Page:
Author: Indeewara Thilakarathne
Source: Sunday Observer
"Sinhabahu" and "Maname" are the best-known theatrical magnum opus' of the late Professor Ediriweera Sarachchandra who dominated the cultural scene for decades as a playwright, academic and novelist. He was the chief priest and proponent of what we know as the "Peradeniya School".
"Sinhabahu" is now being staged islandwide.
The play is based on a legend associated with the origin of the Sinhala race. According to the legend, the race Sinhalese was born from a lion. Suppadevi, the main female character in the play is the eldest daughter of the king of Vanga Desa (modern Bengal). On her birth, soothsayers predict that she will cohabit with a king of beasts, the Lion. The father, the king, takes precautions to protect her.
She is kept in the palace under heavy guard. However she is adventurous and dupes her guards and escape from their protection. Her adventurous nature lured her to wander from village to village and finally she reaches the boundaries of a forest.
There she encounters a caravan of merchants and the riders offer to take her back to the palace. In the forest the Lion attacks the caravan and abducts her to his den where they live as husband and wife.
She bears him a son, named Sinhabahu (denotes prowess and attracts respect) who has a strength of a lion and a daughter, Sinhasivali.
In his youth, Sinhabahu recognises the physical difference between his mother and father and questions his mother. When he learns the story he tries to leave the den. The mother tells him that the cave is covered by a huge rock and their escape was impossible. One day, Sinhabahu breaks open the door and flees leaving the lion.
They reach the kingdom of Vanga. In the main historical chronicle the Mahawamsa "when the lion returns and learns of the departure of the three (persons), the grief-stricken lion roams the villages and townships in search of them.
Every village he went was deserted by dwellers "Though the king offered a reward of thousand then two and three thousand gold pieces, no one came to face the lion. The chronicle says that twice the mother restrained Sinhabahu. However on the third occasion, Sinhabahu took the three thousand gold pieces for the slaying of his own father.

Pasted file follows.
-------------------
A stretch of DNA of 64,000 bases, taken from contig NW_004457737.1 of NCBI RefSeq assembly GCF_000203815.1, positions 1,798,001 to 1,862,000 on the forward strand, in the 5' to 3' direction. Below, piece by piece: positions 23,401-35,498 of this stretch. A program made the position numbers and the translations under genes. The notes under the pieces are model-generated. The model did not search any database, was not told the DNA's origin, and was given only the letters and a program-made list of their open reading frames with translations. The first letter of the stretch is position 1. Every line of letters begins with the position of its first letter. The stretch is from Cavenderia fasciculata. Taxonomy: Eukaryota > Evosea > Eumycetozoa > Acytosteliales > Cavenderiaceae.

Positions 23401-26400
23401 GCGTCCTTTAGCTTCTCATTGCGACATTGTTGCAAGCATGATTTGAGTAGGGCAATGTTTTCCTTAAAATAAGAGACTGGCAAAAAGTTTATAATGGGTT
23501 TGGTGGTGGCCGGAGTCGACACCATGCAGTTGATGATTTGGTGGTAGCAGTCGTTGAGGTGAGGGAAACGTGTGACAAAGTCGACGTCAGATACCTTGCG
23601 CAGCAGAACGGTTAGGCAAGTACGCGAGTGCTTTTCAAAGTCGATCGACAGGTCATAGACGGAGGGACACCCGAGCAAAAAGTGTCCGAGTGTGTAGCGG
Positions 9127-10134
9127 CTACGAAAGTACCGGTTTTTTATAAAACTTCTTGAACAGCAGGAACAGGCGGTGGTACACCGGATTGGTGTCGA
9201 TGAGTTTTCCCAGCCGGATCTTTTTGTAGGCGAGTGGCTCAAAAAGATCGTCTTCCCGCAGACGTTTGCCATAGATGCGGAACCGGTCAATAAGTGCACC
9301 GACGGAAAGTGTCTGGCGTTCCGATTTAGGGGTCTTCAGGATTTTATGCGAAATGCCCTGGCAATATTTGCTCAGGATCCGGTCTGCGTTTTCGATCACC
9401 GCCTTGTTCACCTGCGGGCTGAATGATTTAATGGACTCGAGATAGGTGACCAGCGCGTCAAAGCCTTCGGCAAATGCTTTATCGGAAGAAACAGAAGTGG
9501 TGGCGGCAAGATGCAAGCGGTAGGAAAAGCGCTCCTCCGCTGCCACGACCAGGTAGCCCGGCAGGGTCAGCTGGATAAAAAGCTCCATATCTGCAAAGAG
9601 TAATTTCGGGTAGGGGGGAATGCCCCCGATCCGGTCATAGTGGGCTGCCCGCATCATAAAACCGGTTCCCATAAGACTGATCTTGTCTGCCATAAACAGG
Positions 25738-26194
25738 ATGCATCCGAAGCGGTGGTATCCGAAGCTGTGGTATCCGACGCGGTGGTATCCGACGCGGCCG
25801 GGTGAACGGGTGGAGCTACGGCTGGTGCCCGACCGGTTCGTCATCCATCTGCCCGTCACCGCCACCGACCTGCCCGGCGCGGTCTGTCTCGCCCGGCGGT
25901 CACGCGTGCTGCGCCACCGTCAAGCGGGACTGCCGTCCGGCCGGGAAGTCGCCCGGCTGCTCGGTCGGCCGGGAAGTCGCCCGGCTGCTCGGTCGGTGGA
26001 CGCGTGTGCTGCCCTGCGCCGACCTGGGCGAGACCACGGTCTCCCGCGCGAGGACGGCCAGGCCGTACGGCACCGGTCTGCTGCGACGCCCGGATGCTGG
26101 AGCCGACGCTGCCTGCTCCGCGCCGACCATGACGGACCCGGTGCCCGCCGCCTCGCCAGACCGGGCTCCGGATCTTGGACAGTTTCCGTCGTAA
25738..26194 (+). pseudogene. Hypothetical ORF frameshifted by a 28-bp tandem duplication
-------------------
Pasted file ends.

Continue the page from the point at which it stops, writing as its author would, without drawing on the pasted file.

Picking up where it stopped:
The encounter between the father and son is described thus: "And he went forth to the opening of the cave, and as soon as he saw, from afar the lion, who came forward feeling love towards his son, he shot an arrow to slay him. The arrow struck the lion's head but because of his tenderness (towards his son) it rebounded and fell on the earth at the youth's feet. So it fell out three times. Then did the king of beast grow wrathful, and the arrow sent at him struck him and pierced his body. Sinhabahu gains victory and established a city named Sinhapura and crowns himself as ruler.
In the myth, Sinhabahu marries his sister and produces a rebellious son, Prince Vijaya. He is banished with a boatload of seven hundred followers. They are caught in a storm and washed ashore on the land of Lanka and Prince Vijaya marries its ruling queen, Kuveni. Since he is a grand son of a lion his decedents totemise a lion race known as Sinhala.
It is arguable that the reference to a lion with whom the main female character of the play Suppadevi cohabits was idiomatic and it probably was a king, brave and strong and wears a lion's headdress and skin as insignia to identify his tribe or clan. It is therefore possible that the convoy of caravans that accompanied Princes Suppadevi would have mistaken the king as literary lion.